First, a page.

Kukla's Korner Hockey
Kerry Fraser of TSN discussed the San Jose no-goal...
I concede the optics of this slow decision was bad but Referee Leggo ultimately made the correct determination that the puck was sufficiently frozen by Ryan Miller. It would have been unfair to allow Tommy Wingles to unearth a frozen puck and jam it into the net. The net result was the Ref's intent to blow the play dead prior to the puck entering the net. A quicker whistle (or intent to blow the whistle) by the Referee would have eliminated any controversy on this play. Any discussion with the Situation Room would have only added to the confusion since the play could not be reviewed.
Right call made - poor execution!
If you wish to review the call again, go here...
Elliotte Friedman of CBC spoke with Senior Vice-President of Hockey Operations Mike Murphy today regarding the missed goal in San Jose last night.
The league views this under the prism of Rule 78.5 -- the world-famous "Intent to Blow." If the referee intends to blow his whistle to stop the play, that supersedes everything.
Here is what Murphy said:
"We have in a week two, three or four plays when the puck goes in the net as the whistle goes. What we look for is how strong a referee's signal is, how committed he is to his call.
"We don't want to undermine the referee... have people watching saying, 'See, see, see, they don't agree,' so before we put him on the headset we're looking to see how strong he is on his call."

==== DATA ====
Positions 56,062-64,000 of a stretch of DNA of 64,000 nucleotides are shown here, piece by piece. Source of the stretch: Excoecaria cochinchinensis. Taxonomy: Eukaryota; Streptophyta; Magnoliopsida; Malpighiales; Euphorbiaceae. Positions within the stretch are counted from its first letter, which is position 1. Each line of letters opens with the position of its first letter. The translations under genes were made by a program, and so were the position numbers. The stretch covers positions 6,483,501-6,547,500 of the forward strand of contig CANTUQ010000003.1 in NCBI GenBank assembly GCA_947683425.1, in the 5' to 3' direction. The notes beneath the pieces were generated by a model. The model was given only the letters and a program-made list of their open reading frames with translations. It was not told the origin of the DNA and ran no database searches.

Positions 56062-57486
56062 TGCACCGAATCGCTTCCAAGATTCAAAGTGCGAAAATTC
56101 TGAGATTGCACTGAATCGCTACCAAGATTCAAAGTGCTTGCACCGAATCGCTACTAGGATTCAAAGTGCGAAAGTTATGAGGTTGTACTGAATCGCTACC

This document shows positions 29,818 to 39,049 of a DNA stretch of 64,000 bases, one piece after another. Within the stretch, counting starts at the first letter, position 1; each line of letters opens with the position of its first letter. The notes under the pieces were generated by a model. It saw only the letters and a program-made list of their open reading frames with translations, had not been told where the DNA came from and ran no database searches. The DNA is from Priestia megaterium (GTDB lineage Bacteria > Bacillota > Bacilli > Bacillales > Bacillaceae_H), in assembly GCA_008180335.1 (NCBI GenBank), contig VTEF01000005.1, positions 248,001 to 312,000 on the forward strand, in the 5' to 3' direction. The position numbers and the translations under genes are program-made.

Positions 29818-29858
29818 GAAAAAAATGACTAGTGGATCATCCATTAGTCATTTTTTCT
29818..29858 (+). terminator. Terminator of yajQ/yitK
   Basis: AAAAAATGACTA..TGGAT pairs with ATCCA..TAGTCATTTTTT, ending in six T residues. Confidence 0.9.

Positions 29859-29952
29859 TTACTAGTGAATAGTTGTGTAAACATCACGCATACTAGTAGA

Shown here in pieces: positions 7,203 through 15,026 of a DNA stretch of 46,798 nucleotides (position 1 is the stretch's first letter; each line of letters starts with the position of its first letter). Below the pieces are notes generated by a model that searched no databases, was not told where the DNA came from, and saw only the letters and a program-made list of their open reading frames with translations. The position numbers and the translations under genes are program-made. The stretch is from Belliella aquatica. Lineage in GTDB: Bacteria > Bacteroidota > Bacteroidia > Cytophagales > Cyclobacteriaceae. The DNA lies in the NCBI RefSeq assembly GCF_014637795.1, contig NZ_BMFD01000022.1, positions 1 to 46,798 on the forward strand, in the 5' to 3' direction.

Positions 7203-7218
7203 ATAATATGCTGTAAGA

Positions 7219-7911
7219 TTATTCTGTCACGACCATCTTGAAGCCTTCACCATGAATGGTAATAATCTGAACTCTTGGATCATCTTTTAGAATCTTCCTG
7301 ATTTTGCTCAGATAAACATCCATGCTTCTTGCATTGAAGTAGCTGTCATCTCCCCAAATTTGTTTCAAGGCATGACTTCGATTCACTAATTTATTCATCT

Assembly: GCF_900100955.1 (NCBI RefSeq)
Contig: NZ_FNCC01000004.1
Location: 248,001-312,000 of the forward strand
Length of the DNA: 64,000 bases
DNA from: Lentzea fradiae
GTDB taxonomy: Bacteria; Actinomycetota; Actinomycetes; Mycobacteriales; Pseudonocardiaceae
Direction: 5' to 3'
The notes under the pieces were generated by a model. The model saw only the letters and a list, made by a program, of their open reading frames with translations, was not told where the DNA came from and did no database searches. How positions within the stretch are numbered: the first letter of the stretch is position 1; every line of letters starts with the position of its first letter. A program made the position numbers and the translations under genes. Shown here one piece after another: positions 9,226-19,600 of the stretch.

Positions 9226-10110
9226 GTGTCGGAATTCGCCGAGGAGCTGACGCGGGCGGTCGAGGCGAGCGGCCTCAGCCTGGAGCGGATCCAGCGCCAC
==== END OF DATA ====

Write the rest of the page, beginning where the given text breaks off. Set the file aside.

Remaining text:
The one thing that drives the NHL crazy about these things is people judging it in slow motion. You'd be better off sword-fighting a swarm of gnats, because technology makes that too simple, but Murphy and his co-workers do try to work through this stuff at real speed.
Watch it here if you missed it...
Once Emery quickly got the upper hand in this fight and Holtby was incapacitated I would have grabbed/tied up Emery's punching arm and slipped my chest and body in front of the Flyer fighter and skated him backward with my legs driving quickly and forcefully. I would immediately talk with the player to get his mind distracted and his adrenaline under control.
At no time when a player was taking a severe beating would I stand on the sidelines and allow it to happen without intervening, nor would I waive players away from coming to the aid of their teammate that was placed in a position of peril. I would assess the appropriate penalties that resulted from a third-man-in.
-Kerry Fraser of TSN where you can read much more on this topic.
Senior Vice President and Director of Officiating Stephen Walkom joined NHL Live today to discuss a few topics in this almost eight minute video.
Topics include what he does in his position, an update on hybrid-icing, goalie interference, slashing and the consistency of the on-ice officials.
Today Scotty Bowman appeared on Sportsnet's Hockey Central at Noon (click the link, then click on Bowman's picture, the audio will start playing)....
Some of the topics Bowman discussed were the improved Lightning, then he started talking rules of the game with some excellent points including quoting Bobby Orr who said the "barriers" have been removed, making the game that much quicker. Also discussed the extra room behind the net and interference penalties. He also talked hybrid icing and a few more topics.
Probably the best hockey conversation I have heard this year. Find 11 minutes of free time and listen.